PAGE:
Types of Derivative Contracts
There are many types of derivatives that can be used for hedging, speculation, and leveraging a position. The derivative market is always growing to fit nearly any need or risk tolerance. Out of the many types of derivatives, the most common types are futures, forwards, swaps, and options.
Futures is a contract between two parties for the purchase and delivery of a certain asset at a predetermined price on a future date. The parties involved in a futures contract are under the obligation to carry out the contract as agreed. Futures is one of the standardized contracts that can be traded on an exchange. Traders usually use futures to hedge their risk or speculate on the price movement of the underlying asset using leverages.
One of the most heard futures is crude oil futures (OilFut). For example, on Dec. 3rd, 2021, a company buys a futures contract for oil at the price of $67.00 per barrel that expires on Jan. 28th, 2022, because the company needs oil in January, and it worries the oil price might rise when they need the oil. This means, no matter how the crude oil price change, the company will buy the oil at the price of $67.00 on Jan. 28th, 2022. Buying the oil futures hedges the company’s risk because if the oil price rises by the time the company needs it, the company still just needs to pay $67.00 per barrel. Assuming oil price rises to $100 per barrel on Jan. 28th, 2022, the company can accept the delivery of the oil at the price of $67.00. Or, if the company does not need the oil anymore, it can sell the contract before expiry and keep the profits.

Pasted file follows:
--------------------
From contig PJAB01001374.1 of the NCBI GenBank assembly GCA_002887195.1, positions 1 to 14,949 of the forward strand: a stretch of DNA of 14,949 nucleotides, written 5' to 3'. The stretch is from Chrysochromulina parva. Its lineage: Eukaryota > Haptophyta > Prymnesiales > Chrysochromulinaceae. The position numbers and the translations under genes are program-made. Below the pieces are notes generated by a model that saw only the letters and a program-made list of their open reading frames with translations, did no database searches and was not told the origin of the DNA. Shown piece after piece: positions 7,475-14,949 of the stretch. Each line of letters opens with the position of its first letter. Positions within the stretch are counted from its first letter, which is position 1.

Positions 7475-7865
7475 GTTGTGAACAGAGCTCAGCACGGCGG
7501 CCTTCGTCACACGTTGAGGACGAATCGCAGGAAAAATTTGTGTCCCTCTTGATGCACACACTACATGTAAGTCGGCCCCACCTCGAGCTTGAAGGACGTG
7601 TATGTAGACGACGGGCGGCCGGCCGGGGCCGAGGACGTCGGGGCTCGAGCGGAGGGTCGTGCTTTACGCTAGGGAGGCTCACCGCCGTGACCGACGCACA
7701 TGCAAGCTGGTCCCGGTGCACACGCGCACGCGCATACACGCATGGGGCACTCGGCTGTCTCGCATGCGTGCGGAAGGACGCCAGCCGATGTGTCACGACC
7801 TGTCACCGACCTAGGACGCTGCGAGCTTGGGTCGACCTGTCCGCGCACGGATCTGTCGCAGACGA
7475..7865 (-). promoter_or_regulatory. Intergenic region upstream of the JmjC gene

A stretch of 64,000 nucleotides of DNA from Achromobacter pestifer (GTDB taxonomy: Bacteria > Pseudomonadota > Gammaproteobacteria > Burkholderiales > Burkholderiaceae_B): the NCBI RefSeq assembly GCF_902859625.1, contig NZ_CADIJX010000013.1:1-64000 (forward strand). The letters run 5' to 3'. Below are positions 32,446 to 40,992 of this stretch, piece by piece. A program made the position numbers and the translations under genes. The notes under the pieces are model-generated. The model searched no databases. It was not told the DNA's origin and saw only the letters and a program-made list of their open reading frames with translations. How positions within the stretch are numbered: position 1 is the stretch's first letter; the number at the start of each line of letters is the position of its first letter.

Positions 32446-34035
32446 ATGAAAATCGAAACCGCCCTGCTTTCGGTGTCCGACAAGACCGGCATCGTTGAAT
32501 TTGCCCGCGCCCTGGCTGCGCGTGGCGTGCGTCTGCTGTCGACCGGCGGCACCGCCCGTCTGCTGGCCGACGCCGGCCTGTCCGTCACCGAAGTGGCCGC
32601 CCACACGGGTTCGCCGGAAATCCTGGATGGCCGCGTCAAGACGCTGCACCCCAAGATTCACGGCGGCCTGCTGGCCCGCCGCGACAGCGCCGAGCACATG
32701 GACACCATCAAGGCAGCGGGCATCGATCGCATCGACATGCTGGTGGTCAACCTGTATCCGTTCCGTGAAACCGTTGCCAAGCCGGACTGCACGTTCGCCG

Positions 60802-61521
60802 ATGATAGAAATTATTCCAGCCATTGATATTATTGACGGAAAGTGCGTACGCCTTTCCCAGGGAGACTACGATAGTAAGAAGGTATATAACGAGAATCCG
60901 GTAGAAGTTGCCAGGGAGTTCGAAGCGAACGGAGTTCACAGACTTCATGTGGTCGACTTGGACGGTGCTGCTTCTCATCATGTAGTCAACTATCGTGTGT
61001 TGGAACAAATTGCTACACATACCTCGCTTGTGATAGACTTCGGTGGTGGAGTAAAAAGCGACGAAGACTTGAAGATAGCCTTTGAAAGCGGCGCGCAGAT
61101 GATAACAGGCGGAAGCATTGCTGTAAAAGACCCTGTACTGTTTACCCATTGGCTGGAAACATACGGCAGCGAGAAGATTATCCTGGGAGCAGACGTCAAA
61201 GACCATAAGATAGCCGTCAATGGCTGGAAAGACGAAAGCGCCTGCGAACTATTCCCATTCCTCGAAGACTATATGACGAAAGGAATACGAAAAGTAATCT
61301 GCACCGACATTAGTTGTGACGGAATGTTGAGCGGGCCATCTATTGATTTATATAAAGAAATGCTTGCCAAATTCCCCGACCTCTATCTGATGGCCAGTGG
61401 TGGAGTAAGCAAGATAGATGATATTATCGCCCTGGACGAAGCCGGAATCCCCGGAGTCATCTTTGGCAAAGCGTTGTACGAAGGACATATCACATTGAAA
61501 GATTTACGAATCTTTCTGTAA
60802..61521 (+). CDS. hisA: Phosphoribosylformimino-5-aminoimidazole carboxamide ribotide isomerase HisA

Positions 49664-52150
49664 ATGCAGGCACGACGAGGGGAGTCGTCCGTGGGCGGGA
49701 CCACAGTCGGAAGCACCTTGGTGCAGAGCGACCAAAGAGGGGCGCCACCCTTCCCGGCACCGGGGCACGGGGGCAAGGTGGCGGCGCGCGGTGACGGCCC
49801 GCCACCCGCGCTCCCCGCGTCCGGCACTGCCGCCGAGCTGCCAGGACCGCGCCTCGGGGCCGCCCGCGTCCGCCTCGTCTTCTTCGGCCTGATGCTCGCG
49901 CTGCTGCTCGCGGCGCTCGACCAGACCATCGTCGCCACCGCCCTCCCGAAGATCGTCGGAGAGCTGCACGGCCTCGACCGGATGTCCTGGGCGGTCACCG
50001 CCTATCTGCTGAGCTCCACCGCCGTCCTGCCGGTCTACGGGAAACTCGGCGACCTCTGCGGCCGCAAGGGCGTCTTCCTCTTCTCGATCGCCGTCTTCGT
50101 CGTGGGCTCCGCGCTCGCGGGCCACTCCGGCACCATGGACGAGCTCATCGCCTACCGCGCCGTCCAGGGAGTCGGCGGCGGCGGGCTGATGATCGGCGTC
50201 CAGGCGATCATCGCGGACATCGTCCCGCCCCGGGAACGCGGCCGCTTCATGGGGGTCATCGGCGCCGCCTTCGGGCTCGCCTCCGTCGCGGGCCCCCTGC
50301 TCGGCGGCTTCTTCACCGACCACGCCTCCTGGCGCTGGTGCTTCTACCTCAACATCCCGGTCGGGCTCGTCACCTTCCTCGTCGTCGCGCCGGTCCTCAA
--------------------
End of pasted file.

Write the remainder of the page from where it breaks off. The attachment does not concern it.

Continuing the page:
In this example, not only the buyer but also the seller was able to hedge the risk. The seller could be an oil company fearing the risk of the oil price drop. By selling a futures contract, it eliminates the risk by being able to sell at a fixed price.